• Can provide purpose for learning.


Essential

Asked to be argued

Designed to “uncover” new ideas, views, lines of argument

Set up inquiry, heading to new understandings.

Leading

Asked as a reminder, to prompt recall

Designed to “cover” knowledge

Point to a single, straightforward fact-a rhetorical question

Essential vs. leading Q’s


Tips for Using Essential Qs

  • use E.Q.s to organize programs, courses, and units of study.

  • “less is more”

  • edit to make them “kid friendly”

  • post the questions


Knowledge and Skill

  • Students will know…

  • Students will be able to…

  • Example: Bill of Rights


3 Stages of “Backward” Design

  • Identify desired results

  • Determine acceptable evidence

  • Plan learning experiences & instruction.

Then and only then


Stage 2 - Assessment Evidence

  • What are key complex performance tasks indicative of understanding?

  • What other evidence will be collected to build the case for understanding, knowledge, and skill.

  • How will students self-assess?


Stage 2 is the essence of backward design & alignment

  • “Measure what we value; value and act on what we measure.”

  • Link assessment types to curricular priorities


Assessment types

  • Traditional

  • quizzes& tests

    • paper/pencil

    • selected-response

    • constructed response

  • Performance tasks

  • & projects

    • open-ended

    • complex

    • authentic

Worth being

Familiar with

Important to

know& do

Big Ideas

Worth

understanding


2 Questions for a practical test of performance tasks:

  • Could the performance be accomplished (or the test be passed) without in-depth understanding?

  • Could the specific performance be poor, but the student still understand the ideas in question?

    The goal is to answer NO to both!


Scenarios for Authentic Tasks

  • Build assessments anchored in authentic tasks using GRASPS:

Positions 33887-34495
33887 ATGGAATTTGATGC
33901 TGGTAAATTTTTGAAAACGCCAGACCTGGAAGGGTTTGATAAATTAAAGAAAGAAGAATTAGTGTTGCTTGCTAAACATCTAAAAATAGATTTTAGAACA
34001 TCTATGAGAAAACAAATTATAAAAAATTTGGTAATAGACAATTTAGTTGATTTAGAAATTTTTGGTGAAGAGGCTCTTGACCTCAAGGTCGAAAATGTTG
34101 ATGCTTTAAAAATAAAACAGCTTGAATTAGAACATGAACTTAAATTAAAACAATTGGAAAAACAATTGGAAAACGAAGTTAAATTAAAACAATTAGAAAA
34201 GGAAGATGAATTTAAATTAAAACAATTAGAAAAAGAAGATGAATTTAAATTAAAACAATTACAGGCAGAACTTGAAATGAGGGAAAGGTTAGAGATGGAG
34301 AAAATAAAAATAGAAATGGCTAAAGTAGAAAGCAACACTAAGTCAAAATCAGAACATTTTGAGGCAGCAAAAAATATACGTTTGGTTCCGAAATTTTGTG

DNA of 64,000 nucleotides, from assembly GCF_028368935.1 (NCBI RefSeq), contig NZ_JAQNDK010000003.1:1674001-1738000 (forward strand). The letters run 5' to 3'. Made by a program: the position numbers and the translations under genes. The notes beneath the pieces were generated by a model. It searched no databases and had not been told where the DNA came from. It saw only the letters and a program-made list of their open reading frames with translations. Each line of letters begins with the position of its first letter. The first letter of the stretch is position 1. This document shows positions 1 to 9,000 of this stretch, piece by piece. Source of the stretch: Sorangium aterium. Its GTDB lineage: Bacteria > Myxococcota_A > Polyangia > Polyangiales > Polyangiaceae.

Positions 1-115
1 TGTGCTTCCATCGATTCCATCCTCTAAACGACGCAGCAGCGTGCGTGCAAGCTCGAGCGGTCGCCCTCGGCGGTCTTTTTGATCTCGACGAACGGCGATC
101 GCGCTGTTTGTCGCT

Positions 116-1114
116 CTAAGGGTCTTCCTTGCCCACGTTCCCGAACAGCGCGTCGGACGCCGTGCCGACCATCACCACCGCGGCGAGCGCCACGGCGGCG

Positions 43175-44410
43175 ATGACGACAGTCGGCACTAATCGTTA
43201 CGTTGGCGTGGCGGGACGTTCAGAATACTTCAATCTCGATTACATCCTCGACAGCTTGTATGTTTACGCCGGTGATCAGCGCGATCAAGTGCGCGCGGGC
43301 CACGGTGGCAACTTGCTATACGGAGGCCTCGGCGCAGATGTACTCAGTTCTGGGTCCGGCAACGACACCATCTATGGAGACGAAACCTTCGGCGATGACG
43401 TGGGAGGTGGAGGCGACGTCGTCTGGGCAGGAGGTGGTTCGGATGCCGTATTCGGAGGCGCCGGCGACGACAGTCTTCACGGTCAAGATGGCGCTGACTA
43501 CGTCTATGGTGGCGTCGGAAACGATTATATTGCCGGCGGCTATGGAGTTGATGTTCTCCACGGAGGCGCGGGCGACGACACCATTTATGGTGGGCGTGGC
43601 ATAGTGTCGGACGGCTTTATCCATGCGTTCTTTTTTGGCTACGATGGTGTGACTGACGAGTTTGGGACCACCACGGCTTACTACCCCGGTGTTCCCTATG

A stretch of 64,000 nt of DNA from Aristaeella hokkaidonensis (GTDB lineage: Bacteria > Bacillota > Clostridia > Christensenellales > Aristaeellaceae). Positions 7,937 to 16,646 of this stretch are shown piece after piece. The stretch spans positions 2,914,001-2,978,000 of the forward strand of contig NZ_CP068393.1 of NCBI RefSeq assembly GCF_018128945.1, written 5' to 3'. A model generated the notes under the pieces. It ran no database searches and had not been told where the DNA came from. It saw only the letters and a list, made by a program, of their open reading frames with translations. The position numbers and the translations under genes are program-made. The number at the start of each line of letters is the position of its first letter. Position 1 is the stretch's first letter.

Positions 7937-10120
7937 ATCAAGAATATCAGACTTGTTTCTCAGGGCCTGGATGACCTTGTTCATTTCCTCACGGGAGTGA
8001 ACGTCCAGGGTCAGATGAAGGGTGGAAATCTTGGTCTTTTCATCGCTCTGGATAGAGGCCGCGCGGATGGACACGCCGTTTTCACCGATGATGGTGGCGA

• G-What is the Goal in the scenario?

    • R-What is the Role?

    • A-Who is the Audience?

    • S-What is your Situation (context)?

    • P-What is the Performance challenge?

    • S-By what Standards will work be judged in the scenario?


Example: Bill of Rights Redux

  • Lee’s Summit High School Library: Bill of Rights Redux

  • Example performance task as a Webquest.

  • Key Criteria and Other Evidence, including self-assessment


3 Stages of “Backward” Design

  • Identify desired results

  • Determine acceptable evidence

  • Plan learning experiences & instruction.

Then and only then


Stage 3-Plan learning experience and instruction

  • A focus on engaging and effective learning, “designed in”

    • What learning experiences and instruction will promote the desired understanding, knowledge and skill?

    • How will you best promote the deepening of insight and interest?

    • How will you prepare students for the performance(s)?


Organize by W.H.E.R.E.

  • W = Where are we headed? and why? (from the student’s perspective)

  • H = How will the student be ‘hooked’?

  • E = What opportunities will there be to be equipped and explore key ideas.

  • R = How will we provide opportunities to rethink, rehearse, refine and revise?

  • E = How will students evaluate (so as to improve) their own performance?


For More Information

  • Wiggins, Grant & McTighe, Jay. Understanding by Design. New York: Prentice Hall. 2000.

  • McKenzie, Jamie. Learning to Question, to Wonder, to Learn. New York: Linworth Publishing.2004.